10:30-11:00Coffee Break
11:00-12:00 Session 64A: CSF Invited Talk: Catuscia Palamidessi
Location: Maths LT2
Local Differential Privacy on Metric Spaces: optimizing the trade-off with utility

ABSTRACT. Local differential privacy (LDP) is a distributed variant of differential privacy (DP) in which the obfuscation of the sensitive information is done at the level of the individual records, and in general it  is used to sanitize data that are collected for statistical purposes.  LDP has the same properties of compositionality and independence from the prior as DP, and it has the further advantages that (a) each user can choose the level of privacy he wishes, (b) it does not need to assume a trusted third party, and (c) since all stored  records are individually-sanitized,  there is no risk of privacy leaks due to security breaches. On the other hand LDP in general requires more noise than DP to achieve the same level of protection, with negative consequences on the utility. In practice, utility becomes acceptable only on very large collections of data, and this is the reason why LDP is especially successful among big companies such as Apple and Google, which can count on a huge number of users.  In this talk, we propose a variant of LDP suitable for metric spaces, such as location data or energy consumption data, and we show that it provides a much higher utility for the same level of privacy. Furthermore, we discuss algorithms to extract the best possible statistical information from the data obfuscated with this metric variant of LDP. 

12:00-12:30 Session 65A: Privacy
Location: Maths LT2
Privacy Risk in Machine Learning: Analyzing the Connection to Overfitting
SPEAKER: Samuel Yeom

ABSTRACT. Machine learning algorithms, when applied to sensitive data, pose a distinct threat to privacy. A growing body of prior work demonstrates that models produced by these algorithms may leak specific private information in the training data to an attacker, either through the models' structure or their observable behavior. However, the underlying cause of this privacy risk is not well understood beyond a handful of anecdotal accounts that suggest overfitting and influence might play a role.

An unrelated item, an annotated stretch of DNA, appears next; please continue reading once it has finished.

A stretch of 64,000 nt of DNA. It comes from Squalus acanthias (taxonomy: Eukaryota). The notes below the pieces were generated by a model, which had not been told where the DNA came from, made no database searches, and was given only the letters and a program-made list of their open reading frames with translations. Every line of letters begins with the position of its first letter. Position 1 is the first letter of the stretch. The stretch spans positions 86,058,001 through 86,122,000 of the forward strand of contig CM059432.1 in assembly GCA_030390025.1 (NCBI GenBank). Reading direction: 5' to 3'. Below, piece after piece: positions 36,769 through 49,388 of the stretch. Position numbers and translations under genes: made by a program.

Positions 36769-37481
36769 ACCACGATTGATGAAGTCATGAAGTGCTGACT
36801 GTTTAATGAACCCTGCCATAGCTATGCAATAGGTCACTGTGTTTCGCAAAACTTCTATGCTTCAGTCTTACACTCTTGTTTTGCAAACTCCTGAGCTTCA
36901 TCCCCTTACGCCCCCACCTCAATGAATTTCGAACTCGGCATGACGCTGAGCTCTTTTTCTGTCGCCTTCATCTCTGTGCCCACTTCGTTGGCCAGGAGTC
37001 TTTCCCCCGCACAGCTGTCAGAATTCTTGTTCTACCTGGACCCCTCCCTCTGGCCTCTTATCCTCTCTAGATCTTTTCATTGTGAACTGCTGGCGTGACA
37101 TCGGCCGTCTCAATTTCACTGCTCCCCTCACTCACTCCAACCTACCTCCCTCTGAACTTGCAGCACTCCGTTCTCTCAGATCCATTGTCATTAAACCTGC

This paper examines the effect that overfitting and influence have on the ability of an attacker to learn information about the training data from machine learning models, either through training set membership inference or attribute inference attacks. Using both formal and empirical analyses, we illustrate a clear relationship between these factors and the privacy risk that arises in several popular machine learning algorithms. We find that overfitting is sufficient to allow an attacker to perform membership inference and, when the target attribute meets certain conditions about its influence, attribute inference attacks. Interestingly, our formal analysis also shows that overfitting is not necessary for these attacks and begins to shed light on what other factors may be in play. Finally, we explore the connection between membership inference and attribute inference, showing that there are deep connections between the two that lead to effective new attacks.

12:30-14:00Lunch Break
14:00-15:30 Session 66A: FLoC Keynote Lecture: Shafi Goldwasser
Location: Maths LT1
Pseudo deterministic algorithms and proofs

ABSTRACT. Probabilistic algorithms for both decision and search problems can offer significant complexity improvements over deterministic algorithms. One major difference, however, is that they may output different solutions for different choices of randomness. This makes correctness amplification impossible for search algorithms and is less than desirable in setting where uniqueness of output is important such as generation of system wide cryptographic parameters or distributed setting where different sources of randomness are used. Pseudo-deterministic algorithms are a class of randomized search algorithms, which output a unique answer with high